Suicide Prevention; Dealing with Someone Who is Critically Depressed

3 minute read
Life is a journey.
Sometimes it's rough.
Sometimes it's hard.
Sometimes it's full of uncertainty,

This is why we need to
Keep check on one another,
Share the roses,
Spread the sunshine,

This post deals with the idea of critical depression and suicide prevention.

***I am NOT a health care professional.***  

I am a teacher, a wife, mother, grandmother, daughter, sister, friend, NOT a health care professional.  I am NOT a therapist, or a counselor by training. Not. Not. Not!

I share these thoughts as a friend, and to honor our friend Sam (name changed) >link here to first mention of Sam<

Sam was a family friend, who took his own life.
He was Christian.
He was a good decent man.
He came from a lovely family.
He did his best.
I never knew him to be mean or ugly to anyone.
He had a rough time of it.
Living became too painful for him.

His family talked about the "last days" were better.  He seemed in better spirits.

I have been told this is not uncommon when people "make up their minds..."

His family was heart broken, and now they live with this excruciating memory, of how Sam violently checked out.

I truly am hopeful that my Jesus met him, and healed him in Heaven, but here I address dealing with someone who is critically depressed, and preventing suicide.

As a teacher, early in this school year, we had some mental health professionals come to our school to talk to us (teach us) about mental health first aid, I think they called it.

Much discussion was about dealing with someone who is critically depressed, and suicide prevention.

This is what struck me most:

We were told

ASK THE HARD QUESTIONS!!!  Don't be afraid to ask the hard questions.

We discussed that this seems counter intuitive, but best research supports, and advocates:

~  How are you feeling?
~  Are you depressed?
~  Have you thought about taking your own life?
~  Do you have a plan?
~  What would you use?
~  Where is it (weapon, medication)?

2)  Never leave someone alone if he/she is struggling with critical depression.

3)  Get professional help.  Call emergency workers or hotline, or helpline!  Don't let the ill person talk you out of getting help.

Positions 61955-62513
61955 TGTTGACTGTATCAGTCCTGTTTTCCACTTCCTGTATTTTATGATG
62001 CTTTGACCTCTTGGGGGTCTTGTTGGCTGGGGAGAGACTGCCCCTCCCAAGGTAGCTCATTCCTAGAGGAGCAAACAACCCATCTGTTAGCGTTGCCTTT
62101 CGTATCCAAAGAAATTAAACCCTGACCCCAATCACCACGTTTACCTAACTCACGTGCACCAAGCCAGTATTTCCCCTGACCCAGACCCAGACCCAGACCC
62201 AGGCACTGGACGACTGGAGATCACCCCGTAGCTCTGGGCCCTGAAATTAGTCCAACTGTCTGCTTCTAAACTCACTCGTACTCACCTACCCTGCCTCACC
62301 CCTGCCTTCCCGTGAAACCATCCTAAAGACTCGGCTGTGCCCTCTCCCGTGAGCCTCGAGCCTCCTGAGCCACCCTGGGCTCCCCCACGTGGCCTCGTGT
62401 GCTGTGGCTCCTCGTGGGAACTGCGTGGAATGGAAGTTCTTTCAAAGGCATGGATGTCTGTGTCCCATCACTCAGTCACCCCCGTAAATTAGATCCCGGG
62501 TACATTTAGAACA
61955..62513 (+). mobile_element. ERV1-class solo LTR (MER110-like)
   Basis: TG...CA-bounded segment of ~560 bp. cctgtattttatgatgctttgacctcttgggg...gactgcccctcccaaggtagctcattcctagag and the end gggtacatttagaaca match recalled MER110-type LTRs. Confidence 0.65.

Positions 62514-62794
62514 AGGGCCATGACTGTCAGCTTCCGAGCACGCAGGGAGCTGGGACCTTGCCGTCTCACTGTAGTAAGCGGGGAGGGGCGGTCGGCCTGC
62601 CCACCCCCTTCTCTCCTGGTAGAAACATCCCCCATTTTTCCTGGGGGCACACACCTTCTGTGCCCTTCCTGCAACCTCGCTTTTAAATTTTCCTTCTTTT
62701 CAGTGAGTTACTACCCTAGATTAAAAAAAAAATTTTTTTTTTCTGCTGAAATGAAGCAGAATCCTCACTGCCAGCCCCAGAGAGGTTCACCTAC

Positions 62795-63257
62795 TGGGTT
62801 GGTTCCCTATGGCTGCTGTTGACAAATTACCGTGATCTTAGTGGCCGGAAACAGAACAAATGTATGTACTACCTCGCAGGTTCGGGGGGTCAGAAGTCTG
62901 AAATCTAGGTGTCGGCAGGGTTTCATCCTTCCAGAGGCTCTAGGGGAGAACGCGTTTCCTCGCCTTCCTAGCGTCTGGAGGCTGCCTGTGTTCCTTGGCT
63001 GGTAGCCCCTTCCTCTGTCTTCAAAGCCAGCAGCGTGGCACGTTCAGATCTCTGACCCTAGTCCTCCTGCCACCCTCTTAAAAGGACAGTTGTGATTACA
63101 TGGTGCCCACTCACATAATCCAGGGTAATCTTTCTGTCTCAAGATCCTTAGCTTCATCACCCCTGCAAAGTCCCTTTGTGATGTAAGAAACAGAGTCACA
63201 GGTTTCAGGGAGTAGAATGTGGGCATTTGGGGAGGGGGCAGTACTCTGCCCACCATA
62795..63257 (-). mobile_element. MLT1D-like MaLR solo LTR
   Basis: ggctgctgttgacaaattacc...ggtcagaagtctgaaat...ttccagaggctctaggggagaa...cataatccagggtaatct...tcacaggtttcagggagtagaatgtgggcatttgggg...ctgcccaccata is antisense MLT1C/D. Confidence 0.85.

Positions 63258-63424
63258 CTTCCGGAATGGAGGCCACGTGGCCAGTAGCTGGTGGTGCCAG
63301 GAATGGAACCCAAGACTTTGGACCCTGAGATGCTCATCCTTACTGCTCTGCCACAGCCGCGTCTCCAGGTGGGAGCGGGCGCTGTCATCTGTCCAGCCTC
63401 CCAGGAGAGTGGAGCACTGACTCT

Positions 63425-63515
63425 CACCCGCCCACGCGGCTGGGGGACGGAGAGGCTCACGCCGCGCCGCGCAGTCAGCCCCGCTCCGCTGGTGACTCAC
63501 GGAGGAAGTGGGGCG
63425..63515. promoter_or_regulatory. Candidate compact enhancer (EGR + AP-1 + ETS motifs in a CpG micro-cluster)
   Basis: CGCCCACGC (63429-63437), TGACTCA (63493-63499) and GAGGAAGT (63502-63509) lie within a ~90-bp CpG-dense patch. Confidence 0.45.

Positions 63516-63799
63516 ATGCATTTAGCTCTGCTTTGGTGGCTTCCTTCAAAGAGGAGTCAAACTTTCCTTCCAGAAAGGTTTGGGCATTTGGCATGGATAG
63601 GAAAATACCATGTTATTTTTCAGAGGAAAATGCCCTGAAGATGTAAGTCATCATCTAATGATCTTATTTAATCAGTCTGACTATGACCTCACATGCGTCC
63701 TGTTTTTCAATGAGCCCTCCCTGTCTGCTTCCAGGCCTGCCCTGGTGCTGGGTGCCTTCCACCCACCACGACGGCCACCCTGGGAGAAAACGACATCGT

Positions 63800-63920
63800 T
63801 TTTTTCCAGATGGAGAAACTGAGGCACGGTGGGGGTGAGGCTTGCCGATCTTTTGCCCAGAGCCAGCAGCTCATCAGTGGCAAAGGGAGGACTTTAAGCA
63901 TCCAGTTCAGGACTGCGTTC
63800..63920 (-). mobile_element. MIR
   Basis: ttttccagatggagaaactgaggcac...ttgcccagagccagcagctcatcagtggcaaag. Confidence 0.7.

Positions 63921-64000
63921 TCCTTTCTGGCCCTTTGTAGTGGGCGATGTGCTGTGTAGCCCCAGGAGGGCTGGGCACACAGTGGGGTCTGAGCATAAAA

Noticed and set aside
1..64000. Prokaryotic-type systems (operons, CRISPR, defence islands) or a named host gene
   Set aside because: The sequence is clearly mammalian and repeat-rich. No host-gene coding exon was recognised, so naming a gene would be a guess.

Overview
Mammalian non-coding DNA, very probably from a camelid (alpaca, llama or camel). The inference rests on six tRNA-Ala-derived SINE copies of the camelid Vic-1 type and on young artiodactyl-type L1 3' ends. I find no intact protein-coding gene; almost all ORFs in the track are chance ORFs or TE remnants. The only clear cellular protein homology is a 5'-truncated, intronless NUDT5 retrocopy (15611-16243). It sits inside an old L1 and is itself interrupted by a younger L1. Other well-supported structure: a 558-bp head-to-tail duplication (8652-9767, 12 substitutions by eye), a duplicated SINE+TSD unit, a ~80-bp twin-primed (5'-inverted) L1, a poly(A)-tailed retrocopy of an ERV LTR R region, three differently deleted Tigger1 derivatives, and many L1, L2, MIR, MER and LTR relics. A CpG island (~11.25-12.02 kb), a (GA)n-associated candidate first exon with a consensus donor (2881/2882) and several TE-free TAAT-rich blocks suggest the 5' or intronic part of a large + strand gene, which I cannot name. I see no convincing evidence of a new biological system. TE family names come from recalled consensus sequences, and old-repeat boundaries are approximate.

4)  ALWAYS talk about HOPE.

There is always HOPE
There is HELP available.
You will not have to hurt or suffer forever.
We can get HELP for you and there is HOPE.

A critically depressed person needs to hear this.
This is tough stuff,
Hard stuff, to talk about, deal with,
Don't try to do it alone,

But you need to know that you are doing the right thing to dare to ask the hard questions, and discuss the tough stuff.

If I may, on the subject of HOPE:

All the wonderful that may be hidden 
Just around the next curve in the road,



The mental health care professionals that spoke to us assured us that with the proper "treatment plan" by a team of professionals, the RESPONSE RATE is VERY HIGH.

There is solid reason for HOPE.

In honor of Sam and all the dear precious souls who just got tired on the hard hard journey, I hope that you take this post, put it with your faith, and prayers, and never loose the Sonshine on your path.

Tammy @
Grandma Mary Martha


  1. Thank you for using the story of Sam to speak to my heart. Dealing with depression is hard. Everyday, I am fighting to want to be apart of this world. My family and friends don't really understand me. But, your absolutely right HOPE is needed especially when it's lost. I love when you stated that, "You will not have to hurt or suffer forever." I needed to heard that.

  2. Amen..hope is there, hope and light in this post Tammy. Yes, Sam's story is sad it happened...In all this, it throws light in the dark, so that we can we aware and help others..Depression is still not very understood here in India..and people are afraid to use that word. I remember a Christian lady telling me to never tell anyone that I once suffered from depression, or they would misunderstand me. I understood that it is so misunderstood, which is why people don't get help in time..Thank you for sharing, Tammy


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